service on SfN committees. As a result, women and URMs have been appointed increasingly to SfN committees, and prominent women of color have also served on SfN’s Council.
• Representation within SfN annual meeting programming: SfN is also committed to ensuring diversity within the scientific program of the annual meeting. The Program Committee encourages inclusion of diverse presenters in symposium and mini-symposium proposals and uses diversity as an important criterion in the selection process. In addition, the nano-symposium format introduced in 2009 helps promote presentations by younger members, including women and scientists of color.
• Mentoring: SfN has identified mentoring as a high-priority need among many of its member constituencies, including women of color. SfN offers an online mentor-matching program as well as mentoring events at the annual meeting and year-round resources. NeurOnLine, SfN’s online community for member-to-member networking, dialogue, and sharing of experiences, offers a virtual venue where mentoring on a range of career-related topics and issues occurs alongside scientific exchange.
• Plugging the “leaky pipeline”: SfN also supports several grant-funded programs aimed at helping URMs to advance through various career stages. The Neuroscience Scholars Program (funded by the NINDS) aims to increase the likelihood that the most promising URM neuroscience trainees successfully advance in their careers. The Program includes annual funds for career enrichment activities, mentoring and networking opportunities, support for SfN annual meeting attendance, and more. To date, nearly 600 have participated in the program and, since 1996, 55% of all Scholars have been women. Data from a survey and interviews of former Scholars document the significant impact the program has had on helping foster the careers of numerous URMs, many of them women.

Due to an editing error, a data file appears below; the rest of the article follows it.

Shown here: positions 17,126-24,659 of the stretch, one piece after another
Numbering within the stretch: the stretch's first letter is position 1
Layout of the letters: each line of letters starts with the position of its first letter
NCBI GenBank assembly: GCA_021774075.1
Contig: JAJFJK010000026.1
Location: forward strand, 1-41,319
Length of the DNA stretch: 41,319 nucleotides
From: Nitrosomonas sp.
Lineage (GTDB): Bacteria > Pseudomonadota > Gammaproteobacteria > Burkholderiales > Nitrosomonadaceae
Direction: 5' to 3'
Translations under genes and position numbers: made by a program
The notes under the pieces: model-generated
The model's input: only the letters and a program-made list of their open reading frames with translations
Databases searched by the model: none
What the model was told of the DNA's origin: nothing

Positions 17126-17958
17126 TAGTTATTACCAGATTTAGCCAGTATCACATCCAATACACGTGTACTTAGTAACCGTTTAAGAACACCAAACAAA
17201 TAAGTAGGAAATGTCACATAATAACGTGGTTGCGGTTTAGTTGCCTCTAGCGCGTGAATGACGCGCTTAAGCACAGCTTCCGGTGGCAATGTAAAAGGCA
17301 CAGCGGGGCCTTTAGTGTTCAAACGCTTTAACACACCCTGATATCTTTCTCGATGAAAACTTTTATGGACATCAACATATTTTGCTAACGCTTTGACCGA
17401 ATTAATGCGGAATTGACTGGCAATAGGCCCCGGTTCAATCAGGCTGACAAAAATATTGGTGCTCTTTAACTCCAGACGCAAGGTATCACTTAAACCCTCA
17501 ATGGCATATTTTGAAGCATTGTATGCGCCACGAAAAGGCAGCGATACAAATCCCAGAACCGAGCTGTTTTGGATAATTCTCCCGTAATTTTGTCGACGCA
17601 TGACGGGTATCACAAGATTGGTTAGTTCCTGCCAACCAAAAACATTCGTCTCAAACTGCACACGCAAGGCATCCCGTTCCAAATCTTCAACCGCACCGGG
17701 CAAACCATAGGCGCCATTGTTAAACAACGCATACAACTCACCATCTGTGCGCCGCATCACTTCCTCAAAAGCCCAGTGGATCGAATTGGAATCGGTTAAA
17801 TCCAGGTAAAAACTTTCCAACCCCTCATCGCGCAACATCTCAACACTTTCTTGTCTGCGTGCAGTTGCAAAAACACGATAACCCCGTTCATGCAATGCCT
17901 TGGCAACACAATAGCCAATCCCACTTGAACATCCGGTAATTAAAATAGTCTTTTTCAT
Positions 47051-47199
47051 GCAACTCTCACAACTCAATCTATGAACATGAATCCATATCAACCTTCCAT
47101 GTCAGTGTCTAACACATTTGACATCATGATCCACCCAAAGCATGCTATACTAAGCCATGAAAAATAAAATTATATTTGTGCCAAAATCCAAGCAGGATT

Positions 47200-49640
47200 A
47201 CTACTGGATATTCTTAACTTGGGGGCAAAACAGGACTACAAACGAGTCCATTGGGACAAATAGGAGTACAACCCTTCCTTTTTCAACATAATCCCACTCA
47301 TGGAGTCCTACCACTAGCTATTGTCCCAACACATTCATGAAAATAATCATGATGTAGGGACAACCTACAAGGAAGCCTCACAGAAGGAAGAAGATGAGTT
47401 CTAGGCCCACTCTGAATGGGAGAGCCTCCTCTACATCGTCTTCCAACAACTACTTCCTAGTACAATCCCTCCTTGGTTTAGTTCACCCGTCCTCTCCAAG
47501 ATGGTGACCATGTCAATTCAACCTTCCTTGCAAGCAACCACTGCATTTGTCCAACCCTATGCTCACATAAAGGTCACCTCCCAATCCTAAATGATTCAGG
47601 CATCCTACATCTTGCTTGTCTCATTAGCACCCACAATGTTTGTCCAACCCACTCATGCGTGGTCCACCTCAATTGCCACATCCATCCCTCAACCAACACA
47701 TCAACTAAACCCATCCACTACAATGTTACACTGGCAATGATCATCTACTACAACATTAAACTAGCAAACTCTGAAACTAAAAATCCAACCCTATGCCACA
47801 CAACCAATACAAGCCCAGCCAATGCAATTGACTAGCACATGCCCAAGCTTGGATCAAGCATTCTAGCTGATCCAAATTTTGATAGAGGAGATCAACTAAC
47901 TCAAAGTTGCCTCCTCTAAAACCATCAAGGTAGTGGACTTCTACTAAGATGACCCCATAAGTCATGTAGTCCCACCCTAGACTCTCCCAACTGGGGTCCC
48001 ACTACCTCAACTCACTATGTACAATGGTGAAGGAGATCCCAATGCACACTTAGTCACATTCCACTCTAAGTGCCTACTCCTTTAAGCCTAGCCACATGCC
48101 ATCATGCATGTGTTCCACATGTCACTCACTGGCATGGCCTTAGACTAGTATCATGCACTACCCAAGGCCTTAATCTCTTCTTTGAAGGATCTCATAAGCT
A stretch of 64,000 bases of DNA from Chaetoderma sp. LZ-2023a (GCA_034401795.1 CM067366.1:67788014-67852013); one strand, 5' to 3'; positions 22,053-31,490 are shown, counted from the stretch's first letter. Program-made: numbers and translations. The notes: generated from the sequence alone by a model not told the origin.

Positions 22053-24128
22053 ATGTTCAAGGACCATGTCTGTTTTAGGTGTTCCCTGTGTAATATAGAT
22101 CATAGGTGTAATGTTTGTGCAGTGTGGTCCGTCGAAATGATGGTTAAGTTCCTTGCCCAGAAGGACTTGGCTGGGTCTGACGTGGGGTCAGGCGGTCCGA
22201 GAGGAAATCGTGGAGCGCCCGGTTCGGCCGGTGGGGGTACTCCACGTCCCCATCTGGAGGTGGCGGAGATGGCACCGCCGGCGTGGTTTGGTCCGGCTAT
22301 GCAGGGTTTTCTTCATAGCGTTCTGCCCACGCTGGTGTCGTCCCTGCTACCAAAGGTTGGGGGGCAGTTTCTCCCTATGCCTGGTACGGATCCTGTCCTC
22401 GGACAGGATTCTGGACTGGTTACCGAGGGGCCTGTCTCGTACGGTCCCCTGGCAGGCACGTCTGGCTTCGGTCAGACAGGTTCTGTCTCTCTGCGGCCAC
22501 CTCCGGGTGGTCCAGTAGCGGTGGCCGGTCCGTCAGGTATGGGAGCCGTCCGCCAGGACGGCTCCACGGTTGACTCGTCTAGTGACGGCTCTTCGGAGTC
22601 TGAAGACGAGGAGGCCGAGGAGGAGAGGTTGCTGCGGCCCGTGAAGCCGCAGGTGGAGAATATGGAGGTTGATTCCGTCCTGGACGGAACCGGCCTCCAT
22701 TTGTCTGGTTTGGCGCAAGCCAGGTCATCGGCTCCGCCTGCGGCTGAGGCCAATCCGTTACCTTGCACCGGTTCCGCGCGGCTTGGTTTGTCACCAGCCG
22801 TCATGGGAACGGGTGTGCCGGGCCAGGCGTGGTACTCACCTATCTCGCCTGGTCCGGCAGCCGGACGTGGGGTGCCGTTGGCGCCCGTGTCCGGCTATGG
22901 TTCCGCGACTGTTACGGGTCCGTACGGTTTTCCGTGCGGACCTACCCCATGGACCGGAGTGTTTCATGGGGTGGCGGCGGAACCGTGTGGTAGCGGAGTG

o SfN is also implementing a pilot Grant Proposal Mentoring Program to help increase the success rate for URMs submitting proposals to NSF/NIH. Of the 20 beneficiaries of the two-year pilot program, which involves intensive coaching and mock review of proposals, half are women of color. We expect this program to target the important transition from postdoctoral fellow to tenure-track faculty member where the “pipeline” appears to be most leaky.
o SfN’s NSF-funded project, Department Chair Training to Increase Women in Neuroscience (IWiN), seeks to increase the number of women, including underrepresented minority women, among faculty in neuroscience. SfN has implemented five workshops that have provided participating department chairs and university leaders from 43 academic institutions with concrete strategies focusing on recruitment, advancement, and creating a favorable work climate for female faculty and faculty from diverse backgrounds in neuroscience and neuroscience-related departments and programs around the country. A major topic of the workshops was the prevalence of unconscious bias. The reviews by participants of these workshops suggest that they will have a significant impact on hiring and retention practices at numerous academic institutions.
Challenges or barriers to success experienced by women of color in the field of neuroscience are no different than in other areas of science. The dearth of strong role models and of a supportive community of people of similar background/color, effective mentoring, and unintended/implicit biases in faculty recruitment and promotion policies and practices are among